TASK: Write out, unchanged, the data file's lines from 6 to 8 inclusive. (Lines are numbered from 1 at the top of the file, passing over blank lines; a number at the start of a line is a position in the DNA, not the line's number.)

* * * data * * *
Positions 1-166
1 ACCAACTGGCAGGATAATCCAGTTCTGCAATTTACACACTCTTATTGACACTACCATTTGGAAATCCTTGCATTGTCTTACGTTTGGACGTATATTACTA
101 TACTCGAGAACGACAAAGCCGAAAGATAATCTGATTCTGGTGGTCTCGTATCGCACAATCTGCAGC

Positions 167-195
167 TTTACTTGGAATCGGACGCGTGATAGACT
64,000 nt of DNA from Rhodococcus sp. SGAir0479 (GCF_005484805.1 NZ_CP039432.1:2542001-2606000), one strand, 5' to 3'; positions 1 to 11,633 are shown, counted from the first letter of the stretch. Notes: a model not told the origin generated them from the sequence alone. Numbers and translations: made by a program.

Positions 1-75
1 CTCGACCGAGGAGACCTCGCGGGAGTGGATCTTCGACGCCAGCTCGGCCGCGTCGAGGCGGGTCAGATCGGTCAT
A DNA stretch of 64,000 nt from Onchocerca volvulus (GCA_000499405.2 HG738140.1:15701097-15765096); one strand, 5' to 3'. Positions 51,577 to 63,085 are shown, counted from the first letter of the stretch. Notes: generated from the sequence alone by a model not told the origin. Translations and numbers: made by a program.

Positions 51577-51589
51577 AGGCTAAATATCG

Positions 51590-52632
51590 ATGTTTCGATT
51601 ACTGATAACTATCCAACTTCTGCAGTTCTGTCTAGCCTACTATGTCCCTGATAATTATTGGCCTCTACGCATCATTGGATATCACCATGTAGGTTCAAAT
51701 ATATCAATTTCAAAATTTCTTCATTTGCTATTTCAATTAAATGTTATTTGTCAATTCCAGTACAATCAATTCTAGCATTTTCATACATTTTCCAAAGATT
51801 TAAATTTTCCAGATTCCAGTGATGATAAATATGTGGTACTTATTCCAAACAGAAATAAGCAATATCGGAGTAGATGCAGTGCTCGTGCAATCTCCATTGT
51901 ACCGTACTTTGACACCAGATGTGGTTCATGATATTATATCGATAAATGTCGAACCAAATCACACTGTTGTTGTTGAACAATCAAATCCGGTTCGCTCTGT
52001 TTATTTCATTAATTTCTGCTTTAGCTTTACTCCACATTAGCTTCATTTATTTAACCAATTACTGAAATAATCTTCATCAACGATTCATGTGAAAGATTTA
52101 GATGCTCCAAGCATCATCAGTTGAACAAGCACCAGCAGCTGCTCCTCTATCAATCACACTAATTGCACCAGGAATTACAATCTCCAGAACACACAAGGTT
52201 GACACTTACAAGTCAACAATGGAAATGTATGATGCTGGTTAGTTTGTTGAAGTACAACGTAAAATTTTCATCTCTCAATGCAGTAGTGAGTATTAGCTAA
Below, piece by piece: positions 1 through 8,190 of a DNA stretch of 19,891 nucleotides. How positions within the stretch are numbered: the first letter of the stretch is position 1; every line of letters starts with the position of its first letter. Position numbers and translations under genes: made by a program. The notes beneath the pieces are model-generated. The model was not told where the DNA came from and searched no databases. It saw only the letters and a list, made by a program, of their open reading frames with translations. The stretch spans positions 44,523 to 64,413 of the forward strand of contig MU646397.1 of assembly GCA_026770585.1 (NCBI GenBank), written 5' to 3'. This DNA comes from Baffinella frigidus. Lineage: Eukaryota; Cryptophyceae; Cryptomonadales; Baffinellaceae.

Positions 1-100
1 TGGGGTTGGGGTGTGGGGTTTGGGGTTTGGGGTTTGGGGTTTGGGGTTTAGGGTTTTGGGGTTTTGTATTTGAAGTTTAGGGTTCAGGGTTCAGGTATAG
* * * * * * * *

64,000 nt of DNA from Rhodococcus sp. SGAir0479 (GCF_005484805.1 NZ_CP039432.1:2542001-2606000), one strand, 5' to 3'; positions 1 to 11,633 are shown, counted from the first letter of the stretch. Notes: a model not told the origin generated them from the sequence alone. Numbers and translations: made by a program.

Positions 1-75
1 CTCGACCGAGGAGACCTCGCGGGAGTGGATCTTCGACGCCAGCTCGGCCGCGTCGAGGCGGGTCAGATCGGTCAT